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Following a long battle for their freedom, chimpanzees suffering in labs got a victory when the National Institutes of Health (NIH) formally announced it would be retiring most of the ones it owns or funds, but their freedom now hangs on the NIH's ability to spend money on their care in retirement.
In 2000, Congress passed the Chimpanzee Health Improvement, Maintenance and Protection (CHIMP) Act, which mandated the establishment of a national sanctuary system to provide lifetime care for federally owned or supported chimpanzees who were retired or no longer needed for research.
However, the cap on the $30 million that was allocated for their care at the time will be hit this month and once it is reached the NIH won't have the necessary funds to move retired chimps to sanctuaries or care for the ones who are already there.
At the end of September Senator Tom Harkin (D-Iowa) introduced the CHIMP Act Amendments of 2013, which will allow the NIH to exceed the cap and shift money already allocated for their care in labs to caring for those in retirement. Moving the chimps won't just be good for them, but will also save money in the long run because caring for them at sanctuaries is less expensive than caring for them in labs.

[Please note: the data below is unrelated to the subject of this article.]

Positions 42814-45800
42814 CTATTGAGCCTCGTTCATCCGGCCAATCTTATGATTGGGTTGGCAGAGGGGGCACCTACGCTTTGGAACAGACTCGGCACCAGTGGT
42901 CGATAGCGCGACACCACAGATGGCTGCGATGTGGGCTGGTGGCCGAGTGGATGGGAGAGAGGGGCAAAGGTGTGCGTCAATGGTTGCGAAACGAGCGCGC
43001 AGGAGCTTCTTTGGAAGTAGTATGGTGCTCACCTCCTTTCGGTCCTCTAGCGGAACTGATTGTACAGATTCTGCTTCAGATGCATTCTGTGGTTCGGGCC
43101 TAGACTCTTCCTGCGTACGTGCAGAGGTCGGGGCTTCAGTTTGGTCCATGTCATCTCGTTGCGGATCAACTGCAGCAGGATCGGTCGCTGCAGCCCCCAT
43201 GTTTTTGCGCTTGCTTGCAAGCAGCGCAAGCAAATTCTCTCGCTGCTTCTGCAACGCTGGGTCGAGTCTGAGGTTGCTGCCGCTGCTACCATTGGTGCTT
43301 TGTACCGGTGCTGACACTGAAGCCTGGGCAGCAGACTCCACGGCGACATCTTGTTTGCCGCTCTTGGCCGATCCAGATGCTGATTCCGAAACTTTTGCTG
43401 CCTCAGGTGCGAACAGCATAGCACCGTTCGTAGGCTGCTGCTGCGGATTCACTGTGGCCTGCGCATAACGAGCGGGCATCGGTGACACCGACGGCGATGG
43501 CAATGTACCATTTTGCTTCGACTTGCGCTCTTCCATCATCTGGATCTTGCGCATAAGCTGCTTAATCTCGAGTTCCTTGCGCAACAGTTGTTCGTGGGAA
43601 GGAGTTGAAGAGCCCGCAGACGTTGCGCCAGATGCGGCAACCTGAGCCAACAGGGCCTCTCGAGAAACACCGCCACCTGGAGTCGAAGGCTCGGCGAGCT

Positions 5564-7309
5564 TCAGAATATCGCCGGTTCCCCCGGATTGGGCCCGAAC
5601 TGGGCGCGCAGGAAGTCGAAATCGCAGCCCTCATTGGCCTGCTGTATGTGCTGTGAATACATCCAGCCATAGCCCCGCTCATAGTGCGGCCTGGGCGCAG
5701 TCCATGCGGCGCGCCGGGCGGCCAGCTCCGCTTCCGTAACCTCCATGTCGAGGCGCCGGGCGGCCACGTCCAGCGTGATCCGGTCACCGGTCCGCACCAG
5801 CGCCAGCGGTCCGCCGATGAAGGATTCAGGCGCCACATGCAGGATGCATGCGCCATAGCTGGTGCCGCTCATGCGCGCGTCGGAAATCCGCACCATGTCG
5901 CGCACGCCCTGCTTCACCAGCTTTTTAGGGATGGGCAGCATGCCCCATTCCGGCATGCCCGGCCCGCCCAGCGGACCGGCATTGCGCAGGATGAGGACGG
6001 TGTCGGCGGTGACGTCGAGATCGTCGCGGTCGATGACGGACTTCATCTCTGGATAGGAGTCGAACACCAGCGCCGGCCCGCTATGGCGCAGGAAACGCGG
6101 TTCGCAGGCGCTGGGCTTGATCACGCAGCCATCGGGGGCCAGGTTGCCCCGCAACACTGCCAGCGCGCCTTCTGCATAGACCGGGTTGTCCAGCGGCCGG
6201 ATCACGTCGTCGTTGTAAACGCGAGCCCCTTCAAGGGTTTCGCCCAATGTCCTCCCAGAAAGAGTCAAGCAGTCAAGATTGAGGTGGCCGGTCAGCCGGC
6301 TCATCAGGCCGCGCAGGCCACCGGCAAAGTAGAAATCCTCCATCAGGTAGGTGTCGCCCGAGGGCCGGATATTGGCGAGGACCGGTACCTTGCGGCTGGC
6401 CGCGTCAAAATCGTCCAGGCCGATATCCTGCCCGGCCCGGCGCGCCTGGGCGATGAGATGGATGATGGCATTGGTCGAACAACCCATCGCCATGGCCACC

Please sign the petition asking your representative to support this important legislation for chimpanzees who are still waiting in labs for their freedom.
As someone who is concerned with animal welfare and the fate of the chimpanzees who are being retired by the National Institutes of Health (NIH), I am writing to ask you to support the CHIMP Act Amendments of 2013 (S. 1561).
The NIH's formal announcement that it would be retiring nearly all of the chimpanzees used in research was an amazing victory for these sensitive and intelligent creatures, but it was tempered by concerns about how their care would be funded.
Unfortunately, the cap on the $30 million that was allocated for their care in 2000 under the CHIMP Act will be hit this month and if measures aren't taken the NIH won't be able to fund chimps who are already at sanctuaries or move the ones who are still waiting.
This legislation will allow the NIH to exceed the $30 million cap that was set on spending in 2000 under the CHIMP Act and enable it to shift money already allocated for their care to caring for those in retirement.
Moving these chimps from labs into sanctuaries and providing for their care isn't just an ethically sound decision, but it will also save money in the long run because caring for them at sanctuaries is less expensive than caring for them in labs.
I sincerely hope you will act on behalf on chimpanzees who have spent lifetimes in cages and support this vital piece of legislation to give them the retirement and freedom they deserve.